The Supreme Court’s decision to reduce the prison sentence imposed on the owners of New Delhi’s Uphaar cinema, which suffered a horrific fire tragedy that consumed 59 lives in 1997, and instead >award a compensation of Rs.60 crore to the state, reduces the entire criminal process to an empty formality. By preferring to sentence Sushil Ansal and Gopal Ansal to the period they had spent in prison — hardly five months — a three-judge Bench seems to have treated the entire issue of criminal negligence as a matter of civil compensation, and criminal liability a very minor aspect. The verdict almost renders nugatory the 10-year trial process that saw the Ansal brothers, the cinema’s managers and others being sentenced to varying prison terms in 2007. Acting swiftly on the appeals, the Delhi High Court in 2008 >reduced the prison terms of the main accused from two years’ rigorous imprisonment to one year. The trial court and the High Court declined to frame a charge against the Ansal brothers for culpable homicide under Section 304 (part two) of the Indian Penal Code, and instead limited the case to Section 304A (causing death due to rash and negligent act).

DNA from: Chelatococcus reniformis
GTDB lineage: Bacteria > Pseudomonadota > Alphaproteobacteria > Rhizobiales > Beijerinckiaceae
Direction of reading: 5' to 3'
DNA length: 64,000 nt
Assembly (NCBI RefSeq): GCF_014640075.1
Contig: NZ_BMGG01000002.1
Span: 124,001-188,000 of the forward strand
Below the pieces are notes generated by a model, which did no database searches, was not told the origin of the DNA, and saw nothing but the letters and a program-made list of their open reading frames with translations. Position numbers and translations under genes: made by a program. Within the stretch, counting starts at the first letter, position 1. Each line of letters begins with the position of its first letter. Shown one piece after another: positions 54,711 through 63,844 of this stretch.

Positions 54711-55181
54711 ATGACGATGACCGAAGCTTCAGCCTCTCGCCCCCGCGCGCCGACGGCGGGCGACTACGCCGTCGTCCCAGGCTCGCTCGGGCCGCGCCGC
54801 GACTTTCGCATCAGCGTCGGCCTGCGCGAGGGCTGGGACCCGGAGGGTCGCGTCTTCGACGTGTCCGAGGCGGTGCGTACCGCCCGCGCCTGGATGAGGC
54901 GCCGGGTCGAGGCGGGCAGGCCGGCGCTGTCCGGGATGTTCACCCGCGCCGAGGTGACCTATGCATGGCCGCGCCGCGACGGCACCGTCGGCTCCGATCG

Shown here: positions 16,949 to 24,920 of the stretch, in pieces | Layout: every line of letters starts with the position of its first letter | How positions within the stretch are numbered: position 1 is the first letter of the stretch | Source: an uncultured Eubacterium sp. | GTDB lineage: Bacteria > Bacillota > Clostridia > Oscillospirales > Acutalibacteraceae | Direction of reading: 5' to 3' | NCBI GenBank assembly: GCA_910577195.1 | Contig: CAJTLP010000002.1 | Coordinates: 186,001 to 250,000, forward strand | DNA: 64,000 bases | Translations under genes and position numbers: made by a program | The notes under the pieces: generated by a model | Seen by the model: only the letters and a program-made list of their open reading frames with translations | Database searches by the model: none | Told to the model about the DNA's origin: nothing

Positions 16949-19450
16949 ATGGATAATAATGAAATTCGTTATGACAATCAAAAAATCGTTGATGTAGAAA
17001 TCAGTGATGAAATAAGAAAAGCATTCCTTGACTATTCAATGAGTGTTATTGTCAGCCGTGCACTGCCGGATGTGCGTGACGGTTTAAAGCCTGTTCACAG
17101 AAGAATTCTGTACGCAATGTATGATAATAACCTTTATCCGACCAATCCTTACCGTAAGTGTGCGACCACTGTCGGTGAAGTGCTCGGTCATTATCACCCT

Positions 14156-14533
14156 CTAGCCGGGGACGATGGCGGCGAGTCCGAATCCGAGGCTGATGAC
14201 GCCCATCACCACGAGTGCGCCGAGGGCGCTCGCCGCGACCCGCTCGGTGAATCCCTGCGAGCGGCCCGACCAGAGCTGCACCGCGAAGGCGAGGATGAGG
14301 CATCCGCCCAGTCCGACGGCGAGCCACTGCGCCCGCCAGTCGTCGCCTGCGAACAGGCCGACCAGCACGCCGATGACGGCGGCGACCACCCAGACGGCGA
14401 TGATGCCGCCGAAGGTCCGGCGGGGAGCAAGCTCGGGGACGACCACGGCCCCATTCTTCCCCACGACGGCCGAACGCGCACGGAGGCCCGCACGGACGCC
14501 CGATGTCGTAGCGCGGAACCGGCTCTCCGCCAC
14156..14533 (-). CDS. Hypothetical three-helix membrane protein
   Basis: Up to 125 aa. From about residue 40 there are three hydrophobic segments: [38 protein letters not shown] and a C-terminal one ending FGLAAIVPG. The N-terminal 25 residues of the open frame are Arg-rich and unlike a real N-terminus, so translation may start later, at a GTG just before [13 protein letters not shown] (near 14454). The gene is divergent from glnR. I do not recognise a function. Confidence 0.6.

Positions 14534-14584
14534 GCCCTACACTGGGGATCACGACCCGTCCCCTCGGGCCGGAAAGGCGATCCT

The appeals by the accused against the conviction, and by the CBI and the Association of the Victims of the Uphaar Tragedy seeking enhancement of the sentences or challenging the acquittal of a few have now been disposed of after seven years. Last year, a two-judge Bench >came to the same findings on fact against the accused, but differed on the quantum of sentence. One of the judges affirmed the one-year jail term and the other favoured a two-year sentence, of which one year will be offset by a payment of Rs. 100 crore as compensation. Another 17 months elapsed before this final order. Every court has held the Ansal brothers guilty of such gross negligence as to render them culpable for the 59 deaths, and injuries to nearly a hundred people. The court has stressed on compensation, whereas the >issue was decided by the Supreme Court in 2011 when it fixed it at Rs.10 lakh for the death of each person above 20 years, and Rs.7.5 lakh for those younger. If the punishment for someone found guilty of failing to discharge the common law duty of care and committing statutory deviations that caused the deaths of film patrons whose quick dispersal and egress from the premises were prevented by the gross negligence of the accused, is a mere few months in jail, the necessity of the entire criminal process comes under question. The court’s point about the long delay and advanced age of the Ansal brothers is well-taken, but it cannot be forgotten that the wait for justice for the victims was also long and agonising. Thus, this is but one more tragedy.